I highly suggest you pick battles more carefully and be open to the concept that they (the admin) screws up. I also request that you reevaluate your positions and take into account the fact that you have been beset by heavy bias.

I say this as an outsider who doesn't really like either parties and is in a much more neutralized political vantage point.
My post right before this one asks the truly hard questions. Please take note of it.


Your assumption is that you know right from wrong, and that I do not realize it.

I suggest you come up with a better argument.


That 2nd response wasn't an argument.
It was a personal observation that you have allowed party politics to cloud your usually great capacity for discernment.



posted on May, 12 2017 @ 12:49 PM
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a reply to: muzzleflash




1) Please articulate the 'similarities' between poaching and personal drug consumption.


No, because I clearly did not say their was similarities between poaching and "personal drug consumption". Straw man:



2) Please explain why the differences are negligent.


No.



3) Please explain the further similarity that has yet to be observed but is the point of your argument by analogy.


No.

What I can do for you is, as I did before, show you how that reasoning is ridiculous.



posted on May, 12 2017 @ 12:53 PM
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a reply to: muzzleflash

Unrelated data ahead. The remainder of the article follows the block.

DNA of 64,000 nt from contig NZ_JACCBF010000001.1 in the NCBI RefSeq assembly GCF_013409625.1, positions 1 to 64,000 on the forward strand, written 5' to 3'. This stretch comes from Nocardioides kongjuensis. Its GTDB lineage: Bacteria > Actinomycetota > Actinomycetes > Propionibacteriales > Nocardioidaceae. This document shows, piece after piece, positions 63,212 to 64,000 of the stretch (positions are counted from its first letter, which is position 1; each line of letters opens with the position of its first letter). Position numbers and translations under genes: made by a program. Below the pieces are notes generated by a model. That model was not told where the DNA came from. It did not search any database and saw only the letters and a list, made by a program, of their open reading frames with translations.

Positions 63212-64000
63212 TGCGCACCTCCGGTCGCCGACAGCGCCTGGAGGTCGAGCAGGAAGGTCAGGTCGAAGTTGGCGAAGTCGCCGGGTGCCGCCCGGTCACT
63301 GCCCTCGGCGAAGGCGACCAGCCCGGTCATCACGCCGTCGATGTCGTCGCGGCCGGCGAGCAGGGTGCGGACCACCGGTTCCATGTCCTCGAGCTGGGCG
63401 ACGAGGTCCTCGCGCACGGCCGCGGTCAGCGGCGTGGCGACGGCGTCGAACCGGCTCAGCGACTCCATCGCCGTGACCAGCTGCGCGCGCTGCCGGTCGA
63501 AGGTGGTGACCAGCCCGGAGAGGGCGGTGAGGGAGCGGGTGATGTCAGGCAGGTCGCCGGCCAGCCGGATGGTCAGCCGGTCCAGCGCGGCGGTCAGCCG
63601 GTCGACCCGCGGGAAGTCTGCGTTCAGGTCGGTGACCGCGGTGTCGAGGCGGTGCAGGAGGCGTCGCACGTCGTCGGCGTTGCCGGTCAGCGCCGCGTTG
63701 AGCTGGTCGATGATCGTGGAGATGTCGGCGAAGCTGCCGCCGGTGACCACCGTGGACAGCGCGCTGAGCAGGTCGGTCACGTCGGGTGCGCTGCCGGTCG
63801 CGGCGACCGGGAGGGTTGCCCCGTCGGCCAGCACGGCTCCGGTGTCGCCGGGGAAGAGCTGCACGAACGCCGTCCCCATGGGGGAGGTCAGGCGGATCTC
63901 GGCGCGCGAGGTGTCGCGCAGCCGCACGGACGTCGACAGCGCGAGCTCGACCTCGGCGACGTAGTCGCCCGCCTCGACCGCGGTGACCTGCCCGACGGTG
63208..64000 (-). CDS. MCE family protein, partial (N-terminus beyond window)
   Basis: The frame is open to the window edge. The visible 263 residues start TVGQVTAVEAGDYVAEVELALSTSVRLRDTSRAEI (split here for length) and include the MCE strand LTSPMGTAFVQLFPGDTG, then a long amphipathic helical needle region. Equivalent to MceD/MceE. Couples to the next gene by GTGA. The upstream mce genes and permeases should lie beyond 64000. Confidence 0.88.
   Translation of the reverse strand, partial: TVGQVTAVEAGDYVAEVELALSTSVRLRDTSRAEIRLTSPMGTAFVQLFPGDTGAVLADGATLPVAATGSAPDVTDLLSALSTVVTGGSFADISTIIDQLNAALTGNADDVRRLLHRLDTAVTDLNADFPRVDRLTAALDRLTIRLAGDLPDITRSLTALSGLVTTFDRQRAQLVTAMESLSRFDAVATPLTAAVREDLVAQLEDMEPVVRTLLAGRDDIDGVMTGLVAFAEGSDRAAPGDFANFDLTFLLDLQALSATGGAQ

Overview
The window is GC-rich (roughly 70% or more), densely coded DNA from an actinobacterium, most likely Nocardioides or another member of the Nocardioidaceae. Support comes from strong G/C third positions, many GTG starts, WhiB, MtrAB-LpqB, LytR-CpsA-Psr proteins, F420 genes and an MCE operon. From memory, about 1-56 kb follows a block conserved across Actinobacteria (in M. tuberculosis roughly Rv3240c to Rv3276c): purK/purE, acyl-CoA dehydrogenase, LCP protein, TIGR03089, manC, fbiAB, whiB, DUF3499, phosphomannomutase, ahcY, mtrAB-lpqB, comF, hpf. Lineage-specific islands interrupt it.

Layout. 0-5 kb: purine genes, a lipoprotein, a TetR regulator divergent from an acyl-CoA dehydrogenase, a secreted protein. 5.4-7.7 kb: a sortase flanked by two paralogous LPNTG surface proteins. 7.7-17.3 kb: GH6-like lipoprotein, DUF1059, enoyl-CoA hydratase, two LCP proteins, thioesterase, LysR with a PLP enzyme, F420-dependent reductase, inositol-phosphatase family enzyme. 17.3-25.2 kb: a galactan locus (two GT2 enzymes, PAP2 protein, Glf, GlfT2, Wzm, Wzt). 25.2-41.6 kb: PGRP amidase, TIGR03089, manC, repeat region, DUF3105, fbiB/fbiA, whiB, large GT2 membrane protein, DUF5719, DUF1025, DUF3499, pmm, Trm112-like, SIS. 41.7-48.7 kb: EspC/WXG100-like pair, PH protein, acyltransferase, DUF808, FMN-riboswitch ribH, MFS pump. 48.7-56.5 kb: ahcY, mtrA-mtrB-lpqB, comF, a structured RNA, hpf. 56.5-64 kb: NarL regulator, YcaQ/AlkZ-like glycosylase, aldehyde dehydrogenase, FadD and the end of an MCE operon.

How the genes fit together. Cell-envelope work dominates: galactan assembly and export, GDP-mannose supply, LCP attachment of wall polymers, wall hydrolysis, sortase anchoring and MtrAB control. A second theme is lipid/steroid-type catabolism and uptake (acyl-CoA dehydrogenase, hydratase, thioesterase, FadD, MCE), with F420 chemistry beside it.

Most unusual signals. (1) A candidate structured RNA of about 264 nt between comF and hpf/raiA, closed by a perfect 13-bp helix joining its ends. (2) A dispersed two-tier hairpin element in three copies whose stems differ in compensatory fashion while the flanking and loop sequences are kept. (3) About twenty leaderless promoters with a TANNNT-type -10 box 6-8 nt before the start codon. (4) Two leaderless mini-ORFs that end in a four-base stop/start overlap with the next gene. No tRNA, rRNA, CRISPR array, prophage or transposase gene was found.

That 2nd response wasn't an argument.
It was a personal observation that you have allowed party politics to cloud your usually great capacity for discernment.


I'm not sure your psychological assessment is able to breach your own feelings.



posted on May, 12 2017 @ 12:54 PM
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originally posted by: LesMisanthrope
a reply to: muzzleflash




1) Please articulate the 'similarities' between poaching and personal drug consumption.


No, because I clearly did not say their was similarities between poaching and "personal drug consumption". Straw man:



2) Please explain why the differences are negligent.


No.



3) Please explain the further similarity that has yet to be observed but is the point of your argument by analogy.


No.

What I can do for you is, as I did before, show you how that reasoning is ridiculous.

Please point me to where you showed anyone their reasoning is ridiculous.



posted on May, 12 2017 @ 12:54 PM
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originally posted by: LesMisanthrope
a reply to: muzzleflash




Is one's own body not their own, and how can the government legitimize their doctrines of official protection of one's body from one's own self-desires?


Because the effects of drug use and addiction go far beyond ones own body.


The affects of sex go far beyond one's body.
The affects of sugar usage go far beyond one's body.
Lack of exercise, smoking cigs or drinking coffee, alcohol, tea, what have you.

We have health care costs as a major effect (the population overall ends up paying many of the bills).
But we also have ecological effects such as the need for large plantations, pollution, or even the economic issues that prevail as a result of these types of commodities being allowed free reign in the marketplace.

In fact, people that allow disabled or mentally retarded children to live are causing massive effects on other people in our society. For example I'm tired of waiting 10minutes in the public transportation system for wheelchair bound people to get on and off the bus. Or I have to drive on the same streets as mentally compromised folks who might be on mental health medications? How dangerous.